If you’ve ever studied high output, top one percent individuals and really listened to what they have to say on education, it’s often very different than what you may be used to. The language used is different, the conversations and instruction are also very different, leaning more to the conceptual side, and focusing on how to think, and the approach to improvement. To many, this may seem useless, and I would say if you’re a beginner at anything, hearing how to make the 1% just a quarter of a percent better, is probably not going to help you get near the 1% quickly, but it’s likely what will get you there.

Sometimes though, you can really get immediately actionable instructions, and pick up key pieces of information in addition to the conceptual stuff, which is about as good as it gets, and that’s what you’ll get here in this episode of The Grid. The Grid is a live talk-show on photography and all that goes with it, and features different guests each episode. In this episode, the show features Dave Black and Erik Valind, both very accomplished professional photographers, and they give two great perspectives on the realities of being a professional photographer.


This is not some yawn-producing, coma-inducing interview, but something entertaining, and the pair continually drop gold in the form of information you’ll want to hear, and possibly write down. If you are a photographer who is looking to go professional/full-time, there is a chest of valuable information to be found in this.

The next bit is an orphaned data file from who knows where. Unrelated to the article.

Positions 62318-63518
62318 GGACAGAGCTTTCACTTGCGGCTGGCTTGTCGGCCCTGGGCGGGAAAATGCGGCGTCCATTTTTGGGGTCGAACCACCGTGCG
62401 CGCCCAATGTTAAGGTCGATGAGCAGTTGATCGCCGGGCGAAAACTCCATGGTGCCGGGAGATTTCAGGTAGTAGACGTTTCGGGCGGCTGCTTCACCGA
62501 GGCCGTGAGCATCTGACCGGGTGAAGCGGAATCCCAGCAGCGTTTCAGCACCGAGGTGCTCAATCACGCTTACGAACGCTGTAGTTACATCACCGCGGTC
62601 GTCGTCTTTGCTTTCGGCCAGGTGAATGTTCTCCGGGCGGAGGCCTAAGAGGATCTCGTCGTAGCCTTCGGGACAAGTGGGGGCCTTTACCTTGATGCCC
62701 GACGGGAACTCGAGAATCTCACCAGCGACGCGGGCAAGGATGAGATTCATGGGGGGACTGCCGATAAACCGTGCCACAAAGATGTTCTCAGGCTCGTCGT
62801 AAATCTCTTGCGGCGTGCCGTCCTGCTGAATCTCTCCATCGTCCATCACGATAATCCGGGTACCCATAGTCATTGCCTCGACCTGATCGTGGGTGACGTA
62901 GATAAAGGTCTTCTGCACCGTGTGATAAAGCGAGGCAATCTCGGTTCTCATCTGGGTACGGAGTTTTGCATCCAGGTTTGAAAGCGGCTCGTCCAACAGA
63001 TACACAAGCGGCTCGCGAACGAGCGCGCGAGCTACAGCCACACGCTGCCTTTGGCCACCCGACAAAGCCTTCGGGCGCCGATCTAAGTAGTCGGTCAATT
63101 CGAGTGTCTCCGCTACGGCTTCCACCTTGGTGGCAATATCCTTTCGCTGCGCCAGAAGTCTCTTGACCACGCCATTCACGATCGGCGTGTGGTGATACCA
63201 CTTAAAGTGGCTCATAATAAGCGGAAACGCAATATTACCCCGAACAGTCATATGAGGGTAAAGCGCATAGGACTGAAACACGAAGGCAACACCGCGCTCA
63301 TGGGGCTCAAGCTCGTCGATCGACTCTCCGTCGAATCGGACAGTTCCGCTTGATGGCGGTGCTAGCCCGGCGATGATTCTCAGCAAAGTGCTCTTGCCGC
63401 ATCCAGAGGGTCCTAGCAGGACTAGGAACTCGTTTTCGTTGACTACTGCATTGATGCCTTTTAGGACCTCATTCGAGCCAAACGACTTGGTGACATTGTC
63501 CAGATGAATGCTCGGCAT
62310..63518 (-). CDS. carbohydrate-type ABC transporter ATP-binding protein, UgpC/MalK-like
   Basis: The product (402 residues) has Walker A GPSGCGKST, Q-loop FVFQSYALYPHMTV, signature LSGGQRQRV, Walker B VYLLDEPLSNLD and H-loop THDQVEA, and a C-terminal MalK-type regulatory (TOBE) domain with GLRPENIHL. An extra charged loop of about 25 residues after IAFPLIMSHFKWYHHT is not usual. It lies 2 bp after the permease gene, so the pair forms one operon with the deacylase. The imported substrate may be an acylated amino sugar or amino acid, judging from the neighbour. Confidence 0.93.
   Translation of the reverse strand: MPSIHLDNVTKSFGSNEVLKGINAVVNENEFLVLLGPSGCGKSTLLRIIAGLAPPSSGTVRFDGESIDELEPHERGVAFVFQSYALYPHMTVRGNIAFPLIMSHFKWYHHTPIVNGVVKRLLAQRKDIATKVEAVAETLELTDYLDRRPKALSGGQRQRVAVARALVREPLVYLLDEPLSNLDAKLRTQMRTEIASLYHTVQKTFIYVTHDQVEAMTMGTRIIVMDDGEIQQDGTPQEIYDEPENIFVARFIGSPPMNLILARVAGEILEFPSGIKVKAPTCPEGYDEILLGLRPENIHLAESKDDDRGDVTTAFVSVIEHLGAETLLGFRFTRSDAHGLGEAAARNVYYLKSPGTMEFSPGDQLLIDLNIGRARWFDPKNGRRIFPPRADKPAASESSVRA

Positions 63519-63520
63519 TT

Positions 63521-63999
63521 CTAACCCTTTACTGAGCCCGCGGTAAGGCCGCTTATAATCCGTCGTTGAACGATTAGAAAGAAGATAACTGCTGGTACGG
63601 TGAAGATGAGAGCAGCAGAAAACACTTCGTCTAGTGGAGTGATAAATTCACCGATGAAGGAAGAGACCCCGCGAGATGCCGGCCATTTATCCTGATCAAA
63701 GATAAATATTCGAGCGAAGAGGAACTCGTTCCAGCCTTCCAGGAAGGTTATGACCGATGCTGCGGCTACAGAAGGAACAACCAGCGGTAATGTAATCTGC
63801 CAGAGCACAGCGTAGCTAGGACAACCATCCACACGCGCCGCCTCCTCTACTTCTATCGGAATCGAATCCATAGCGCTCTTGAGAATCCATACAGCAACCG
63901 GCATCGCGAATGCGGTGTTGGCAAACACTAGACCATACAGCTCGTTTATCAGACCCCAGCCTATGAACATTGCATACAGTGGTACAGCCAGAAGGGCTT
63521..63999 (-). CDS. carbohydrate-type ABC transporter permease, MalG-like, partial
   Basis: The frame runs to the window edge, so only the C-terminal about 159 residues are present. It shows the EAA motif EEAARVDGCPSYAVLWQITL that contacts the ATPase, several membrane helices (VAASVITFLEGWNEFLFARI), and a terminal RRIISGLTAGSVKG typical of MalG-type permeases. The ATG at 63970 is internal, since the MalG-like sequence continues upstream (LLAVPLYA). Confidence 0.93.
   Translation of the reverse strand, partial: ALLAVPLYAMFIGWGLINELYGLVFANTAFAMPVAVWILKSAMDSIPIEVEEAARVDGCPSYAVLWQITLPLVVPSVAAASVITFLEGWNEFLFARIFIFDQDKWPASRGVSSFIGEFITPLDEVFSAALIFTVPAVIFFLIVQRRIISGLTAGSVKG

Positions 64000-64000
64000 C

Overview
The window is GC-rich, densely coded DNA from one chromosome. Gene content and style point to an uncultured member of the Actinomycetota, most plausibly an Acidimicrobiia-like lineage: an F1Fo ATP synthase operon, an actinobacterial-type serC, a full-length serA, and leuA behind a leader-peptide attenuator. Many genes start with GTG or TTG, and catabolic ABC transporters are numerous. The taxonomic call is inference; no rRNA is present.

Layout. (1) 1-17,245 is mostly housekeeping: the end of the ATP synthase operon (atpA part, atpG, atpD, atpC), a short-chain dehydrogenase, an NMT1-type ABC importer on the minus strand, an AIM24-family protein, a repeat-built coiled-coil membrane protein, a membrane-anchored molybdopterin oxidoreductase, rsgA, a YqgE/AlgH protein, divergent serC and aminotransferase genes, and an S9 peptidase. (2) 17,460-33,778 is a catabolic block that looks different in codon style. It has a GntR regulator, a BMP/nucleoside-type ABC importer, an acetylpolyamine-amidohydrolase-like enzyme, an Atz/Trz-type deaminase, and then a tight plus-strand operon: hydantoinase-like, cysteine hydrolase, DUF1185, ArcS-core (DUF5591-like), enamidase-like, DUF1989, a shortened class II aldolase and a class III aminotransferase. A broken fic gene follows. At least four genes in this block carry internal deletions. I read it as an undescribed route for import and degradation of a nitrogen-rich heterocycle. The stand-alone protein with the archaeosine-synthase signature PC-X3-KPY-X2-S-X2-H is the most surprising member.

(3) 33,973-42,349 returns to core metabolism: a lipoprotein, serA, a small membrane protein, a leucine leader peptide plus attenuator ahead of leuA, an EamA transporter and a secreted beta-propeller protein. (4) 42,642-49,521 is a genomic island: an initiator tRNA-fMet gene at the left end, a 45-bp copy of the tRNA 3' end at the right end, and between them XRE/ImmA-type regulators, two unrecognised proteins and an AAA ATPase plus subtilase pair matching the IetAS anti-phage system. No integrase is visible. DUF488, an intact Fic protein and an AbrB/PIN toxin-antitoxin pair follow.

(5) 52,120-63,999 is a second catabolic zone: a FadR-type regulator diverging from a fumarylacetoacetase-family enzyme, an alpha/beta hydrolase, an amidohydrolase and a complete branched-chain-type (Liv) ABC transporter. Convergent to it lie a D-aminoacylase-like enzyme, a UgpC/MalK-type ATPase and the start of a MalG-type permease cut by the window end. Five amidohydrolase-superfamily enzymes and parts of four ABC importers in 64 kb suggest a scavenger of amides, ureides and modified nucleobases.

[REWIND: Sports Illustrated Laid Off Remaining 6 Staff Photographers | Surprised? You Shouldn’t Be]

They cover everything from pricing – how to figure it out and what resources companies use to find what they should charge; Advertising – how to do it and is it worth it for you; Clients – how to get them and keep them; Gear – how much do you really sink into it and is it an investment, along with discussing the features of their cameras that are essential. The topics are discussed clearly and even nicely summarized at the conclusion of each.

You may look at it and see it’s about an hour and twenty minutes long, and that may put you off, but don’t let it, as it will be an hour and twenty minutes well spent. Literally listening to the first 7 minutes will be enough to convince you to find the time. I spent yesterday’s Super Bowl watching it, and from what I hear, my time was better spent.

You can find more about and from Dave Black on his site, and Erik Valind here.